In The Mandalorian season 2 premiere, Din Djarin a.k.a. The Mandalorian a.k.a. “Mando” pulls off perhaps his biggest feat of badassery yet. With the help of some Tusken Raiders and a devastatingly handsome Timothy Olyphant as Tatooine marshal Cobb Vanth, Mando takes down an enormous and fearsome krayt dragon.
This means the Raiders get the valuable dragon pearl, Mando gets Boba Fett’s Mandalorian armor back from Vanth, and most importantly: the people of Mos Pelgo and Mos Eisley get some yummy krayt dragon meat. But then, in episode 2 “The Passenger,” something goes horribly awry.
As Mando arrives back in Mos Eisley, Peli Motto (Amy Sedaris) is thrilled at the prospect of cooking up the krayt dragon as long as it doesn’t have any maggots. She doesn’t like maggots. What she does like apparently is improperly cooking highly-prized meat. For in the very next scene, The Mandalorian commits the greatest sin of its 10 episode run: it butchers the preparation of the krayt dragon feast.
The preferred Tatooine preparation of krayt dragon meat appears to be roasting it rotisserie style. There’s just one big problem with the way The Mandalorian handles things: the droid manipulating the big hunk of meat is just lazily rotating it in front of one makeshift burner made out of an engine, creating a wildly uneven cooking surface.
The krayt dragon is a tough creature and presumably its meat is just as tough. Lazily holding it out in front of what appears to be fire from a ship’s exhaust just isn’t going to cut it. There’s a reason nobody cooks big meat cubes over a campfire like a marshmallow. Not only that, but if the ships in the Star Wars universe run on a fuel similar to gasoline, that meat is going to taste like pure chemicals.
Rotisserie style also isn’t a good choice for a krayt dragon-like meat in the first place. As Peli Motto walks past the droid, she calls out that she wants her portion medium rare. This means that the meat has properties more akin to beef than to chicken or pork as no one is going to want to make the latter two rare. If krayt dragon is like beef, then there’s no way the droid is going to be able to cook the big hunk of meat all the way through properly with just that one fire source. It would be like holding a 200-ounce piece of meat in front of a fireplace. You’ll unforgivably burn the outside while the insides take on the properties of a cold red rock. Perhaps a slow-cooked barbecue method to make a krayt dragon brisket would have been appropriate but that would require a pit of some sort and many more sources of fire.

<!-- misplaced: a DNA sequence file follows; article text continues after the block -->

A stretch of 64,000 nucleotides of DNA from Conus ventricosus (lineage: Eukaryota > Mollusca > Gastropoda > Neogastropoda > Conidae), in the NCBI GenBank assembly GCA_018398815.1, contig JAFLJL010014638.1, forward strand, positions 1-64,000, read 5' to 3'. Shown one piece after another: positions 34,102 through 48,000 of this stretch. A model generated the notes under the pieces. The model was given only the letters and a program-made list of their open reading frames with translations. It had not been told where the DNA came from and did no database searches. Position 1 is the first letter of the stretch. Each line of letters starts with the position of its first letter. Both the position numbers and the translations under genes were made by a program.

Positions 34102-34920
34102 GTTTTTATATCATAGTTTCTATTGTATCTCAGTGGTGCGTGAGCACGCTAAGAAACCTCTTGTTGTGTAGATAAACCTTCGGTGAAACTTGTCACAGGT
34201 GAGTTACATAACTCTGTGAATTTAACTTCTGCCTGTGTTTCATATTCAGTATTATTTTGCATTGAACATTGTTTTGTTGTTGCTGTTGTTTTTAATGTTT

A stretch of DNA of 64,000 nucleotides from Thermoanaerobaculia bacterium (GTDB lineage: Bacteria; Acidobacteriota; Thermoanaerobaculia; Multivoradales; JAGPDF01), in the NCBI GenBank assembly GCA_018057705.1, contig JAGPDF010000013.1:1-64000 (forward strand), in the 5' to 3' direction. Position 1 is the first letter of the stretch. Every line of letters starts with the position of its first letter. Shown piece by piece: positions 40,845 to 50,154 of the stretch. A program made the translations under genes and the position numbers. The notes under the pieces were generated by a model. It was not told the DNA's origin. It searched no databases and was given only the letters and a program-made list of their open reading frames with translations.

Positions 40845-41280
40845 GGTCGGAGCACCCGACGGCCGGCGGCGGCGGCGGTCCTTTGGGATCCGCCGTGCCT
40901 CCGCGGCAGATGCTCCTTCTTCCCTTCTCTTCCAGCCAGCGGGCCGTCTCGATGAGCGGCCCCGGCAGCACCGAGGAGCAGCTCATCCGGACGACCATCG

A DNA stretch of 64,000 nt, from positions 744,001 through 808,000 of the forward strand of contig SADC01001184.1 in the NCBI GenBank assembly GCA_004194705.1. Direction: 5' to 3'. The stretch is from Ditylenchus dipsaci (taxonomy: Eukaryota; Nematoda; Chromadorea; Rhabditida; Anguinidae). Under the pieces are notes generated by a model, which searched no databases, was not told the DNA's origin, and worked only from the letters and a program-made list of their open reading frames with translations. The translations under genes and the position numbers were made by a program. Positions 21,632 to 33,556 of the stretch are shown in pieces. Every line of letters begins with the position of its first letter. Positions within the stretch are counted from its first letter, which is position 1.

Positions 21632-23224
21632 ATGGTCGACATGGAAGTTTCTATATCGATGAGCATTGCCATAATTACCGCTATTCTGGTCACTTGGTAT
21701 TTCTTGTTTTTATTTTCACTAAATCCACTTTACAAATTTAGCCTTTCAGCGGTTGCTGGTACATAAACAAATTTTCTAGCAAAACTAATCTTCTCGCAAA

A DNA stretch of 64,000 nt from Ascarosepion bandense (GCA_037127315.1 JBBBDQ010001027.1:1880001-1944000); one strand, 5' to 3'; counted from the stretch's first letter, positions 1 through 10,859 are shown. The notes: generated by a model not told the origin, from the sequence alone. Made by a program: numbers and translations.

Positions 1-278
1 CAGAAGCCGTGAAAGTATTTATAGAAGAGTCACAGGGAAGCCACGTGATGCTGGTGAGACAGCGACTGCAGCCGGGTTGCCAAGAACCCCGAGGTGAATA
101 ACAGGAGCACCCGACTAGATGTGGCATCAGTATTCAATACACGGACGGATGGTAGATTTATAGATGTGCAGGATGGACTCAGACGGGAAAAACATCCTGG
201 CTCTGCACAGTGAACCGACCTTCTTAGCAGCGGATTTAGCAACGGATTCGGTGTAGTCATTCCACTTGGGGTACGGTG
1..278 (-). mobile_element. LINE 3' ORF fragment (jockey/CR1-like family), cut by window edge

What Peli Motto and her helpful droid should be doing is cutting that krayt meat into smaller filets. Based on the appearance of the hunk over the flame, the muscle of the dragon is incredibly lean. Cutting the piece up into smaller filets would take no time at all and there would be little need for fat-trimming. Even with a generous cut of 14-16 ounce filets, that meat would likely be enough to provide one delicious krayt steak (seasoned with only salt and pepper, hopefully – no other exotic Tatooine spices) to everyone in the village.
But if the cooks insisted on turning the meat into one big dish for the community and barbecue wasn’t an option for some reason, then there is one more route for them to take: use one of the many lasers available to chop that brick of meat into cubes, toss it in a pot with some seasonings and bantha stock, and in the immortal words of Carl Weathers (who just so happens to play Greef Karga on The Mandalorian) “Baby, you’ve got yourself a stew going.”
The point here is that the people of Mos Pelgo and Mos Eisley have plenty of ways to properly prepare krayt dragon meat… and for some reason they elected to use the little heard of “have a droid hold it in front of a flame for a bit” option. The Mandalorian may have saved the city from the krayt dragon for now, but soon enough all of its citizens will be dead anyway from the germs hiding in undercooked dragon meat.